About one mile beyond the Hinku Cave en route to Bhaga, next to an obvious waterfall. The path made by hunters, leads to the upper meadows below the south – east face of Hiunchuli. This path is very steep and the way most unlikely, zig- zagging through the lower rock slabs! An advanced base camp was established at 4,267 meters (14000ft). the climb takes about five hours from Bhaga.

Now gain the gully and climb this for 200 meters (650 ft); this is fairly straightforward, although there is a difficult pitch near the top and some poor rock. At the top of the gully descend for one rope length into a hollow and climb a second icy gully for three rope lengths and gain a notch in the skyline ridge.

Climbing along the narrow ridge you will be able to climb on to the North Glacier above the icefall and establish a camp( 5,330m/ 17,487ft). this is the hidden and devious section route, and is full of interest.

A further camp can be made on a ledge in a crevasse at 5,700m. From the crevasse a steep climb diagonally leftwards, traversing under the seracs, leads to a long ice runnel, which is climbed, to an ice column.Above the serac, climb the summit ridge with one steep pitch which leads to a large crevasse, which is the final obstacle before the large flat summit.

NORTH – WEST FACE

An ascent was made by a steep ice couloir and ice buttress leading to the east ridge and by connecting to the south ridge it led to the summit. It was climbed solo by Japanese climber Masayuki Ando in 1984.

From the base camp at or around the lodges at Annapurna south base camp follow the moraines and gain the glacier below the North – west face of Hinchuli and the foot of a steep couloir leading toward the West Ridge.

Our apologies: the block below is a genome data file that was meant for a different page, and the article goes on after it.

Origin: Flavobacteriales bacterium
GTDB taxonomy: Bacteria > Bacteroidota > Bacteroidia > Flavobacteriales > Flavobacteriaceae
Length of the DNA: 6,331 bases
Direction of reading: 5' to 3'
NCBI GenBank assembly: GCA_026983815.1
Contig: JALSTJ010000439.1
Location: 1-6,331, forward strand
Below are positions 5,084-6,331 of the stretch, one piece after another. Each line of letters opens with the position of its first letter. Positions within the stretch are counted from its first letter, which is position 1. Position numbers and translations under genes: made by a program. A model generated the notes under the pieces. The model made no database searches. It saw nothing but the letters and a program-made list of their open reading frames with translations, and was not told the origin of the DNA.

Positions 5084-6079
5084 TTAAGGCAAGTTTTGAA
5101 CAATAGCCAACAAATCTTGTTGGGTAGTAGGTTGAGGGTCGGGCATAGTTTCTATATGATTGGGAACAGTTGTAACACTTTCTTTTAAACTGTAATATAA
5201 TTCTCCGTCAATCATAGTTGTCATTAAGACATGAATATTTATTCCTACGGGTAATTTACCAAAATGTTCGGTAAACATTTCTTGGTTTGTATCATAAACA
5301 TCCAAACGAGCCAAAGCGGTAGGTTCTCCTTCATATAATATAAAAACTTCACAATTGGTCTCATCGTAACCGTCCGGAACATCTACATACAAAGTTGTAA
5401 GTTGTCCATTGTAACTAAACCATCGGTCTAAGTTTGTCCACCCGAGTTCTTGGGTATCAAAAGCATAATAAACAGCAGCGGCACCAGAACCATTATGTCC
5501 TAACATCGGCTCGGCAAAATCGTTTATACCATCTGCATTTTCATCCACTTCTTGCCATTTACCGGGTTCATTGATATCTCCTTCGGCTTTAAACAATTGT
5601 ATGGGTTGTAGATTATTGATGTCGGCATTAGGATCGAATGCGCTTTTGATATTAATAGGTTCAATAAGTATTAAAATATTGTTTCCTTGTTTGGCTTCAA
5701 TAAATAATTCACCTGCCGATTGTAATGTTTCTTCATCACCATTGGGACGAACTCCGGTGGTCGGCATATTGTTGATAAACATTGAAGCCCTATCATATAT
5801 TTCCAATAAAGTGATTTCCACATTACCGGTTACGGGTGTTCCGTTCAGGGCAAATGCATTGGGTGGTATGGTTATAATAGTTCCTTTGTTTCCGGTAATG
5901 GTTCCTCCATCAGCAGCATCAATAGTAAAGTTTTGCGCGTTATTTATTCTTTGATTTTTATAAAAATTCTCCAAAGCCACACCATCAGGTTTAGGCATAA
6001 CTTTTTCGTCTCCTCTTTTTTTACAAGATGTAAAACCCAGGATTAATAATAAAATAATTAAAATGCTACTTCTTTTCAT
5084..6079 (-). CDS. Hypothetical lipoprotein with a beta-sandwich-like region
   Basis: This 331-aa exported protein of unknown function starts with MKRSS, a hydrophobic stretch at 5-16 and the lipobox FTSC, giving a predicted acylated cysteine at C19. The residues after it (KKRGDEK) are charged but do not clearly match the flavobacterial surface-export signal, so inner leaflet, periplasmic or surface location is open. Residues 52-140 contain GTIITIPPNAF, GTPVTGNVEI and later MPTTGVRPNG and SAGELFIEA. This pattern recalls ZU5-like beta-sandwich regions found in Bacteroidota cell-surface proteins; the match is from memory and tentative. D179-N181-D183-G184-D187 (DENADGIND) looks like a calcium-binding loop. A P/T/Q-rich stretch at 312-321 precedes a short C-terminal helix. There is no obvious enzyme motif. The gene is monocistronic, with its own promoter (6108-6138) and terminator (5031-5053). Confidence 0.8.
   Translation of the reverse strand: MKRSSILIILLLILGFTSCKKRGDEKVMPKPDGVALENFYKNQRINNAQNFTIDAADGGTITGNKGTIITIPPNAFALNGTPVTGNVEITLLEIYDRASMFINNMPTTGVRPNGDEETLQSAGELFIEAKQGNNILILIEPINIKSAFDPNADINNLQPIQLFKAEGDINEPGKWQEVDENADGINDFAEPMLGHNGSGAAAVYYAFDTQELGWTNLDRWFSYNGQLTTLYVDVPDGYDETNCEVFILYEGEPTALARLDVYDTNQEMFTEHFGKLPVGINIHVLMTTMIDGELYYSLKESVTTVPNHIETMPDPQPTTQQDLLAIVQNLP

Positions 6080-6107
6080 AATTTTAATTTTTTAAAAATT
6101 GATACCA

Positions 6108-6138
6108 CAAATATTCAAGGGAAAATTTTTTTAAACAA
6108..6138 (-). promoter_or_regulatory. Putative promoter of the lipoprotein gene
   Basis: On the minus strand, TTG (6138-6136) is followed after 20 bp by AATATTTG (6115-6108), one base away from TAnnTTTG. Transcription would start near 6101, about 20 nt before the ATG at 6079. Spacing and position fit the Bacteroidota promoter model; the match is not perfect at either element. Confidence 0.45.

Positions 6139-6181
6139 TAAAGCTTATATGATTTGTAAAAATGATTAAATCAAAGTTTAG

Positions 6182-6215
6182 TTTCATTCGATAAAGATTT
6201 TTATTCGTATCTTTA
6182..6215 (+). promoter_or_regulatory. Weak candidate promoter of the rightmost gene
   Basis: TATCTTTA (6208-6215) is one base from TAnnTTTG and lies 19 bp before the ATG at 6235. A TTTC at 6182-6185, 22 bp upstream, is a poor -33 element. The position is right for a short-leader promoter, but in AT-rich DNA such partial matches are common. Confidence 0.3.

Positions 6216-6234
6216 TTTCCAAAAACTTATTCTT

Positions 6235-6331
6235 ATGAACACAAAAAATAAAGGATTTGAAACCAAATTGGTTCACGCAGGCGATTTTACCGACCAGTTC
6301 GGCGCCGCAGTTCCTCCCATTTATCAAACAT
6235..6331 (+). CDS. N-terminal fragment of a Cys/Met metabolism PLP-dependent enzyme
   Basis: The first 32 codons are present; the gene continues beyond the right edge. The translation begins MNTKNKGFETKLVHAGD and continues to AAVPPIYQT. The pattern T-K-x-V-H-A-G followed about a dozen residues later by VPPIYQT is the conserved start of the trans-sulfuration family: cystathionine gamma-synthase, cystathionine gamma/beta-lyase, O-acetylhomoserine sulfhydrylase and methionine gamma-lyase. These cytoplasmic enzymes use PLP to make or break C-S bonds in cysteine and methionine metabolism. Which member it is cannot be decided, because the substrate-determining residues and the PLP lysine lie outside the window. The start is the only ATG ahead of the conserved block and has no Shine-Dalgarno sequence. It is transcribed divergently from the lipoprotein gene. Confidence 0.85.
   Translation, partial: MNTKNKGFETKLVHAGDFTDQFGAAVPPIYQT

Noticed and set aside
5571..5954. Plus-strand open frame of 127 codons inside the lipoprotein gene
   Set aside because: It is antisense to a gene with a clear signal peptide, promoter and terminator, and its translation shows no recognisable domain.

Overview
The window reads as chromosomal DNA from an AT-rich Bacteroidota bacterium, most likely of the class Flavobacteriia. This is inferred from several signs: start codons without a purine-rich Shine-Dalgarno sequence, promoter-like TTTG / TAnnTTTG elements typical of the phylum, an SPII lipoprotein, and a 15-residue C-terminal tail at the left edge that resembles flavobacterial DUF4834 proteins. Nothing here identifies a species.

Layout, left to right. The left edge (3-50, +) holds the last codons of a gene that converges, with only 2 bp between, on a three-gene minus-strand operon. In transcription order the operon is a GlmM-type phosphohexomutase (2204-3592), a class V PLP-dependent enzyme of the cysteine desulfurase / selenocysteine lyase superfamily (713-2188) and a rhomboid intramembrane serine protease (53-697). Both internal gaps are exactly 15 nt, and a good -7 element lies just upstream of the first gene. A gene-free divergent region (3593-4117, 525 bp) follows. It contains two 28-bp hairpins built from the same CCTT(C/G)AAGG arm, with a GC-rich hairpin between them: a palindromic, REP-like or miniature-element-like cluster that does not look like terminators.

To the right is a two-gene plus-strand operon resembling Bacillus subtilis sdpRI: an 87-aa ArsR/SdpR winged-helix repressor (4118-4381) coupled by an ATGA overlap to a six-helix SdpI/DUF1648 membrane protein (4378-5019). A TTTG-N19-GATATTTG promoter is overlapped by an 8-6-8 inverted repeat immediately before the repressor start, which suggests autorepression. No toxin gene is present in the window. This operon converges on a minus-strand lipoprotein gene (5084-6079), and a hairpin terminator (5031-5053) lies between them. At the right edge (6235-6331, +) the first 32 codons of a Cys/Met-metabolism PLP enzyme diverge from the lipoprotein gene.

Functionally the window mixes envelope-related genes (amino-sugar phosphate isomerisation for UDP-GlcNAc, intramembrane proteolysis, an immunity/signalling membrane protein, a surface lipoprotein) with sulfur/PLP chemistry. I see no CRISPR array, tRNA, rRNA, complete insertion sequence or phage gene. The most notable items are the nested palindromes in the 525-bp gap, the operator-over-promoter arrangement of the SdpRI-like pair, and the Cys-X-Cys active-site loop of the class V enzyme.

From the ridge, rappel (250m/820ft) to a point where the south ridge can be gained. This is followed to the summit. Above is the couloir leading to the right side of the col, which is climbed easily at first but which steepens at the top to give a difficult ice pitch, after which it gets a col, astride a knife –edged ridge.
IMJA TSE (6,189M/20305FT)


Imja Tse is the new name given to the name Island Peak, which was given by Eric Shipton’s party who were on their way to explore the Barun Gorge in 1952.

The mountain was first climbed in 1953 by a very prestigious team in preparation for the ascent of Everest. They were Charles Evans, Alf Gregory, Charles Wylie and Tenzing Norgay with seven Sherpas who were trying out the newfangled oxygen sets; as practice, of course, for loftier things.

Seen from the moraines between Pheriche and Dingboche the mountain doesn’t look too impressive, dwarfed as it is by one of the largest mountain faces in the world; the south face of Lhotse. However, on close inspection it reveals itself to be an interesting and attractive summit with a highly glaciated West Face rising from the Lhotse Glacier. The mountain itself is really an extension of the South Ridge of Lhotse Shar and is separated from it by a small col. Above this gap, rising to the south, is a classically beautiful ridge leading to the summit of Imja Tse.